So we have given ourselves a five year target.  We will no longer view our lives as staying forever in Orkney, but rather we will give ourselves five years and then review if we will stay longer or not.  And in doing so, we recreate the potential for future change and I notice an immediate internal shift in myself: the boredom and sense of entrapment is alleviated.

When I reflect further about my search for security, I remember that I have always been terrified of making “big” life decisions, for making a choice will bring change.  So, I avoid making decisions and procrastinate terribly.  Like most people, I hate change, I prefer to be safe and always opt for the “devil I know”.  I am aware that I have missed lots of opportunities and experiences as a result, I have regrets about this.

About 10 years ago, I had the opportunity to leave a job I absolutely hated and move into teaching archaeology.  It meant a lot of work for me with very little in the way of remuneration and no guarantee about my future.  I had managed to save some money so it was a risk I could comfortably afford to take, but it was still a risk.

At the time I was living in Hampshire and I used to like to visit Glastonbury.  Now I live 900 miles north and I still like to visit Glastonbury and try to get there at least once a year!  Glastonbury is a very special place, was of the most special places is Chalice Well Gardens at the foot of the Tor, into which both the red and the white springs flow.  At full moon, mainly in the summer months, the grounds are opened at night; a little entertainment may be provided but as the sun sets, the garden is lit by hundreds of candles and becomes quite a magickal place.  This is a most exquisite experience and one which I thoroughly recommend, especially on a warm summer’s evening, and I happened to find myself there about 10 years ago when I needed to wrestle with my “big decision”.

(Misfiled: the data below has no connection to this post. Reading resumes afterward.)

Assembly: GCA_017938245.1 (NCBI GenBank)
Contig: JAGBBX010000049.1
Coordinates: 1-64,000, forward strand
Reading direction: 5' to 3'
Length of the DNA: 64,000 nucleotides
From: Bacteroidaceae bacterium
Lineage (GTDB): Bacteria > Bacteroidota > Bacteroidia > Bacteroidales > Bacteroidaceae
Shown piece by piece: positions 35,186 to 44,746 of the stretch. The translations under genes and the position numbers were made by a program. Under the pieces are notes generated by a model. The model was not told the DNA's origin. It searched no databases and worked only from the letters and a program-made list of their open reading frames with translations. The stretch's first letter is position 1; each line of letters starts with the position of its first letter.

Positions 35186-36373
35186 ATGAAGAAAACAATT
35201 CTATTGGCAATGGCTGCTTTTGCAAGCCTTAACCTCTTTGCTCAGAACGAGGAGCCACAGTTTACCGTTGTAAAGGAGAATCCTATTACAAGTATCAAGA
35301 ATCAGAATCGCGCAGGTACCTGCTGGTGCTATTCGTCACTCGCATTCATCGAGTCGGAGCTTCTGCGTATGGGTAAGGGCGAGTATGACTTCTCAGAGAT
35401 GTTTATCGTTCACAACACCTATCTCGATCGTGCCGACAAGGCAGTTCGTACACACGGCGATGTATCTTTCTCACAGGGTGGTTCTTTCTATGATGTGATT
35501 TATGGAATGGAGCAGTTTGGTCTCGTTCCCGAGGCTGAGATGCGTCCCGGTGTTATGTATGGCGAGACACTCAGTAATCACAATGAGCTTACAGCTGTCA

By about eleven o’clock at night, the gardens had quietened to a state of thoughtful anticipation.  The “hardcore” mystics had the dark of the chalice well itself in which to scry, but I made my way to the upper gardens where I found one of the wooden swing seats and was able to watch the moon rise over the hill.  The gardens were settling down and stilling, I had a magnificent view of the burgeoning moon as she rose.  And in those moments, the moon light is always for me like a benediction in which I can bathe.  I breathe in the light, I absorb it through my pores, it suffuses me entirely and I become moon myself.

And then I can commune with the Moon Goddess and I can ask Her what I should do, what would happen to me if I left my secure job and took a chance on something with no guarantees but which I had dreamed of doing?

And at that time She said: “You’re going to die.”